The stability and life of any structure – a building, an airport, a road, dams, levees – depend on the stability, strength, and deformation of soils. Unfortunately, due to the uncertainties of the world’s natural materials, the study of geotechnical engineering, and soil mechanics in particular, is both challenging and necessary. The following report is a compilation of the results acquired as a result of two laboratories performed by Group 13 at McMaster University on February 1st and 15th, 2007. Four tests; Direct Shear, Vacuum Triaxial Compression, Unconsolidated and Undrained Triaxial and Unconfined Compression were carried out in order to assess the performance of our most ancient and complex engineering materials, sand and clay. The behavior and response of these materials was a result of various applied loads, shearing forces, confinements and drainage conditions. Throughout this report we will describe and define the various analyses used, our expected versus actual results, some of the sources of the inherent inaccuracies and errors, as well as the final shear strength of the soils samples provided.
The four laboratories as outlined above were carried out as per the provided McMaster University 2007 Civil Engineering 3B03 Geotechnical Engineering 2, Lab Procedures Manual, under the guidance of Peter Koudys and Jamie Hamelin.
DIRECT SHEAR TEST (SAND)
Direct shear tests are quick and inexpensive test used to determine the corresponding shear strengths and parameters of fine and coarse grained soils. However, a major disadvantage to shear tests can be attributed to the forced horizontal failure plane which is not often the weakest failure in in-situ conditions. We conducted a direct shear test using the direct shear apparatus in order to determine the consolidated-drained shear strength of our sandy soil. Although drainage may not prevented when using a direct shear apparatus, a shear test can be used as a quick estimate of the undrained shear strength of saturated clay samples provided that the loading is completed rapidly enough to ensure no dissipation of pore water. Shear tests are quick and inexpensive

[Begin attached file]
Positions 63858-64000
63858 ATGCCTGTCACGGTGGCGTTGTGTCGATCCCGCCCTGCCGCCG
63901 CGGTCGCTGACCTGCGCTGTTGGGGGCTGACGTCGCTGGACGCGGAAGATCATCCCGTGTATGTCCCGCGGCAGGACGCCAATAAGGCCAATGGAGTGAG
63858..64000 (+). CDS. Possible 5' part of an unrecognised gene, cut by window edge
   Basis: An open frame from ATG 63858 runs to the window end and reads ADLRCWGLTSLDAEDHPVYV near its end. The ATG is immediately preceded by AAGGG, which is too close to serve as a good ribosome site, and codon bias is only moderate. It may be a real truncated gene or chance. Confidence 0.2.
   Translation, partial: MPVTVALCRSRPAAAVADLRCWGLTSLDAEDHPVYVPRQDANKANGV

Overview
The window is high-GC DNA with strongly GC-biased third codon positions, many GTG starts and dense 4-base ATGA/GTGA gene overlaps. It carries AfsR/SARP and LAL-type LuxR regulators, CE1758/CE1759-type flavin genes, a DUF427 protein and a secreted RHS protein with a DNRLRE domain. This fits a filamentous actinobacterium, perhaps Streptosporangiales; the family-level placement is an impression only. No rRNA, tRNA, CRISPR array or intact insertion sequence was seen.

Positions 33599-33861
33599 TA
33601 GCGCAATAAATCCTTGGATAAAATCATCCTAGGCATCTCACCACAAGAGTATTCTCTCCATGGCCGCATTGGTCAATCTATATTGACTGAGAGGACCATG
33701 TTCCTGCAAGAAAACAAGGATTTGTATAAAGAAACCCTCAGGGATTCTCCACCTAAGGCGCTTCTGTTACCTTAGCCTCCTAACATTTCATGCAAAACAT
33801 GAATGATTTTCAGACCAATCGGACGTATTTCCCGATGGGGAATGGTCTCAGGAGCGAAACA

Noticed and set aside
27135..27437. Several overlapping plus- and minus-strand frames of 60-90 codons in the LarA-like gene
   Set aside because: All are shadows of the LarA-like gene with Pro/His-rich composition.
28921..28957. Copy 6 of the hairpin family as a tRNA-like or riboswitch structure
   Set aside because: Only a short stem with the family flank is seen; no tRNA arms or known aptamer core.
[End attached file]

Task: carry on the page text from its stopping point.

Results and Discussion
The locus of points shown in Figure 1 below, Shear Stress and Vertical Deflection Vs. Horizontal Deflection, clearly shows a peak shear strength at approximately 92 kPa followed by a critical shear in the area of 75 kPa at a constant normal stress of 95 kPa. This is characteristic behavior of dense sand which compacts initially, resulting in a reduction in void ratio and then dilates or expands (reference the decrease in vertical displacement same figure) to the critical shear strength and critical void ratio of the sample. Based on the peak and critical shear values, this corresponds to a peak shear angle of 44 degrees and a critical shear friction angle of 38 degrees. Combined, these values represent a dilation angle of approximately 6 degrees. (See Figure 2, Mohr-Coulomb Failure Envelope). Since this dilation angle is a function of the corresponding vertical force and can not be relied upon, any design subtended in the intermediate region between the peak shear angle and the critical shear friction angle should be avoided in the interest of stability. For illustrative purposes, a fictitious locus of points representing a loose sand sample has been included in order to demonstrate the convergence on a critical shear strength and void ratio.
Figure 1 – Shear Stress and Vertical Deflection Vs. Horizontal Deflection Figure 2 – Mohr-Coulomb Failure Envelope
Sources of Inaccuracies and Errors
A major disadvantage to the direct shear box test is that the strains cannot be calculated since the stresses across the thin predetermined failure plane are non-uniformly distributed. Another common source of error is apparent cohesion which is especially common when studying clayey soils due to some...
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